What is the ratio of bleach to water for cleaning a bird feeder?

The correct dilution for cleaning your bird feeders is 1 part bleach and 9 parts water. For example, if you are using a 5-gallon bucket to soak bird feeders, you would use 0.5 gallons of bleach with 4.5 gallons of water. This ratio is recommended by research, wildlife agencies, and most bird conservation groups.

What is the ratio of vinegar to water for cleaning a bird feeder?

The correct ratio for using non-industrial cleaning vinegar (using typical household vinegar is best) is a dilution of 1 part vinegar and 3 parts water. For example, if you are soaking bird feeders in a 9L portable washbasin, you would use 2.25L of vinegar and 6L of water. Bleach is the recommended cleaner for feeders, but those with adverse reactions to bleach may consider vinegar as an alternative. Though, vinegar is not as effective at killing some pathogens. We recommend bleach as your main disinfectant.

How to Clean Hummingbird Feeders

Hummingbird feeders can be slightly more difficult to clean. The sticky nature of sugar water increases the amount of effort required. The payoff, though, is remarkable. Those flying gems make all the scrubbing seem less dreary. Replace your hummingbird food every 3-5 days to prevent mold. If you are in a hot climate, you may have to replace it more frequently. If you are tired of wasting hummingbird food, fill only as much as needed. Clean your hummingbird feeder every 7-10 days at a minimum.

To clean your hummingbird feeder:

  1. Clean your prep area.

  2. Take the hummingbird feeder apart.

  3. Clean your hummingbird feeder with hot water and a bottle brush.

    1. DO NOT use soap or other chemicals.

      1. The residue may be detrimental to hummers.

    2. I use a kit with a variety of brushes, like this one.

  4. Soak the feeder in a dilute vinegar solution for 1 hour.

    1. 1 part vinegar to 3 parts water

  5. Rinse thoroughly!

    1. Give the feeder several rinses to ensure no solution is left.

  6. Dry the feeder completely.

    1. The bottles can be difficult to dry, but do your best to let them drip/air dry.

  7. Fill your hummingbird feeder with room-temperature food.

    1. Cold hummingbird food may harm hummingbirds.

  8. Enjoy those hummingbirds!


Need a hummingbird feeder recommendation?

Here is ours: Juegoal 12 oz feeder!

The Juegoal 12 oz hummingbird feeder is a great feeder for attracting hummingbirds, like this Broad-tailed Hummingbird.

Smaller hummingbird feeders are safer, more efficient, and less wasteful. The Juegoal 12 oz hummingbird feeder is our favorite for those flying gems!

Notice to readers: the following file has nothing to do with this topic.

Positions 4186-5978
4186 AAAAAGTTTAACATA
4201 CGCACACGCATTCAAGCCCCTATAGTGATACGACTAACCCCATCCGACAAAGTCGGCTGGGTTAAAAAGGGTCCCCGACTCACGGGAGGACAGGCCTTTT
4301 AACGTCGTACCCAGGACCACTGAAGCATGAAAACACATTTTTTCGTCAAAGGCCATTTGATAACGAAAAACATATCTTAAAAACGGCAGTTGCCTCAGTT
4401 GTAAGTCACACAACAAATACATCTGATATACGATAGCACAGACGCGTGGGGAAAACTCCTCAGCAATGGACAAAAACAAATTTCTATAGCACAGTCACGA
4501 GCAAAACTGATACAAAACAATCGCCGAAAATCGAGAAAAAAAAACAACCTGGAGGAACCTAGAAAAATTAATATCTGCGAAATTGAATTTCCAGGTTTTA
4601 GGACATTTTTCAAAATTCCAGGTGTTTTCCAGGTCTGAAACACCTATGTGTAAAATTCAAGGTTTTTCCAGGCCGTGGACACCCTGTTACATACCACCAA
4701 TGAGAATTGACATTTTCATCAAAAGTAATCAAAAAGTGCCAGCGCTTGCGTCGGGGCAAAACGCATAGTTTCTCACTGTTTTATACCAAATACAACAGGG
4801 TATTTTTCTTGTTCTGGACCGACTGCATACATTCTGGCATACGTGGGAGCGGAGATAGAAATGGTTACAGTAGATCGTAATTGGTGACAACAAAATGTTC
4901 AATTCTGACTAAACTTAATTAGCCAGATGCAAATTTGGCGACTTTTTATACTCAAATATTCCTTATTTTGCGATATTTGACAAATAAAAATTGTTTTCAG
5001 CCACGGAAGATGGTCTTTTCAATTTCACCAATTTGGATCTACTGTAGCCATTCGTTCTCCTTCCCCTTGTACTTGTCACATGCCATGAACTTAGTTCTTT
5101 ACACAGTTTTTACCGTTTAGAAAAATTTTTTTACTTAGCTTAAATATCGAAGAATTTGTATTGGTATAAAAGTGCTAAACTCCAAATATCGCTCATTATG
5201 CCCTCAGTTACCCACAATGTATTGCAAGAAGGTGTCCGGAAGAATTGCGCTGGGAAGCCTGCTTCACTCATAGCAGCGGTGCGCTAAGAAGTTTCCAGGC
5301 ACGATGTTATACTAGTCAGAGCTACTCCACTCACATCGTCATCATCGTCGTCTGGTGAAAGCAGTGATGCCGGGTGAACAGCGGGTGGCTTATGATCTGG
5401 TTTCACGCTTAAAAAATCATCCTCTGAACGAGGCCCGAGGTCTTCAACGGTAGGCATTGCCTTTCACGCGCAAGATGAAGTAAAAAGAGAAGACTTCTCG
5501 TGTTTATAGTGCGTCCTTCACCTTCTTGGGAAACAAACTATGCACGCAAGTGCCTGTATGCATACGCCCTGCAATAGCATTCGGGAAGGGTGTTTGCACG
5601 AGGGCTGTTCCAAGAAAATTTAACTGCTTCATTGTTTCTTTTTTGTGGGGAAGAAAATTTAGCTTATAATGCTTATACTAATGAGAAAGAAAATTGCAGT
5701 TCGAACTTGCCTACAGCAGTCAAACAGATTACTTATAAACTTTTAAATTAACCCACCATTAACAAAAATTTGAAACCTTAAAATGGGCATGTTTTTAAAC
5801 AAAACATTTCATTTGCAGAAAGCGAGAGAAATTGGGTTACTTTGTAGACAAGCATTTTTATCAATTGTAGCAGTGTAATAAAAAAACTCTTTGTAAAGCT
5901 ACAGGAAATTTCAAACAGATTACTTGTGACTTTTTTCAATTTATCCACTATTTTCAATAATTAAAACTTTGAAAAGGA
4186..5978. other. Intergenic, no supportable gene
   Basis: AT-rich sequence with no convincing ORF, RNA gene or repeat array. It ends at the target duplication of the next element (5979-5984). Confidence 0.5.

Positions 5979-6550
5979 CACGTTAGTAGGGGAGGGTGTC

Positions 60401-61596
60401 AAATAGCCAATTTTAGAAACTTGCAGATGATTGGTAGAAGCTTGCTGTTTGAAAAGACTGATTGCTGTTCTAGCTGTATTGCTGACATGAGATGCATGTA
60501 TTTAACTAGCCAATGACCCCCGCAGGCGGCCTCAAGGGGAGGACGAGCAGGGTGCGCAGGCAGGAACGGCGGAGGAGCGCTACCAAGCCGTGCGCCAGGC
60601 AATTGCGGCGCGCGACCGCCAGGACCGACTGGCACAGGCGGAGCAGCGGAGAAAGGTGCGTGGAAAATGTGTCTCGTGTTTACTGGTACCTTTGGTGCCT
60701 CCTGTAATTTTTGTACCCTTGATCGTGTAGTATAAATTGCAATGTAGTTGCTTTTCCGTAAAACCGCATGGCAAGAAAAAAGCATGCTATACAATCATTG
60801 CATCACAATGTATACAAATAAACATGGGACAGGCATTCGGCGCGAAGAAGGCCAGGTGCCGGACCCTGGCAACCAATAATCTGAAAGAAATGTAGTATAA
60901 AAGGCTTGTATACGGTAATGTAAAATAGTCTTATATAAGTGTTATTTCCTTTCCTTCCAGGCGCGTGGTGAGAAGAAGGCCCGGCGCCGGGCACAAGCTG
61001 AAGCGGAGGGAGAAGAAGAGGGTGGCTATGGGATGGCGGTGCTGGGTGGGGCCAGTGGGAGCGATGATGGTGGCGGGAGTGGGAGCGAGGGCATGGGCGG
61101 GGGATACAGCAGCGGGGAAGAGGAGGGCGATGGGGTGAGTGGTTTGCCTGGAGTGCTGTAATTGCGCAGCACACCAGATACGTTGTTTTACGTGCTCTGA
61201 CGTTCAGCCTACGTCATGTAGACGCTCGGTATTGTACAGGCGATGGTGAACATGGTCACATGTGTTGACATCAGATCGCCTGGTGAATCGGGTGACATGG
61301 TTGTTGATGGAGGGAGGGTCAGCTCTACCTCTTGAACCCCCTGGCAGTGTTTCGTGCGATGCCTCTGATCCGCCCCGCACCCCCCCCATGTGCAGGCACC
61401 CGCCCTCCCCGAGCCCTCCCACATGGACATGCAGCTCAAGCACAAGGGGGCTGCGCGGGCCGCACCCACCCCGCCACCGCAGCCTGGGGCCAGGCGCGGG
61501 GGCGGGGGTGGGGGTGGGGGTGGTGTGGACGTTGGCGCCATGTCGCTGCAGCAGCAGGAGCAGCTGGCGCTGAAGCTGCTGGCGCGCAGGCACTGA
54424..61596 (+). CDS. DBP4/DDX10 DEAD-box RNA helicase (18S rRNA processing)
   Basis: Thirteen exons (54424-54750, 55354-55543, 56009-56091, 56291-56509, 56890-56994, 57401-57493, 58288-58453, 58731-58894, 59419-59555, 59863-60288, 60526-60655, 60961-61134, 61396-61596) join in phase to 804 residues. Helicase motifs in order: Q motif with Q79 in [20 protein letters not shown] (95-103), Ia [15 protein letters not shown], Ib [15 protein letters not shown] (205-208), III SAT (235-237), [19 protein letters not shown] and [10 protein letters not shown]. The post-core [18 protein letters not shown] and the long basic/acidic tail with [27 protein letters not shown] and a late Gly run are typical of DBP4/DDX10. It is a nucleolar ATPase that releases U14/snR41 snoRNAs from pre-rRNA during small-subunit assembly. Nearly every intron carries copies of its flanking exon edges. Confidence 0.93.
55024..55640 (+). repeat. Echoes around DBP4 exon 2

Why is Cleaning Bird Feeders Important?

Cassin's Finch with conjunctivitis or finch eye disease
This Cassin's Finch shows why cleaning bird feeders is vital.

Bird diseases are typically fatal for our avian eye candy. There are a handful of common diseases that kill birds but are completely preventable. A few minutes a week can help a lot of birds.

The most common diseases found at feeder birds are:

  1. Mycoplasmal conjunctivitis (often called House Finch eye disease, though other finches can suffer from it)

  2. Salmonellosis (caused by salmonella bacteria - clean your prep area!)

  3. Aspergillosis (a respiratory disease caused by a fungus/fungi)

  4. Avian pox

While these diseases are all major problems for birds, humans can help prevent the spread of many of these diseases. Cleaning feeders frequently and watching for infected birds are two of the most important steps you can take to minimize the spread of these maladies. If you see a sick bird, quarantine everything it has been in contact with and disinfect all areas. You can also contact a bird rehabilitation center; a list of those for each state can be found here.

Now, go enjoy your feeders! And if you need recommendations on the best feeders, read our post on this topic!

7 Steps to help birds

Want to help birds in other ways? Here are seven simple steps anyone can take at home to help native birds!

These small actions are doable for anyone! They require minimal costs, minimal time, and the smallest levels of effort. Yet, if we love birds, why aren't we all taking them? If you want to visit the Roost (Flocking Around HQ), we guarantee you will see each of these efforts and more! We would not ask you to do something that we are not doing ourselves.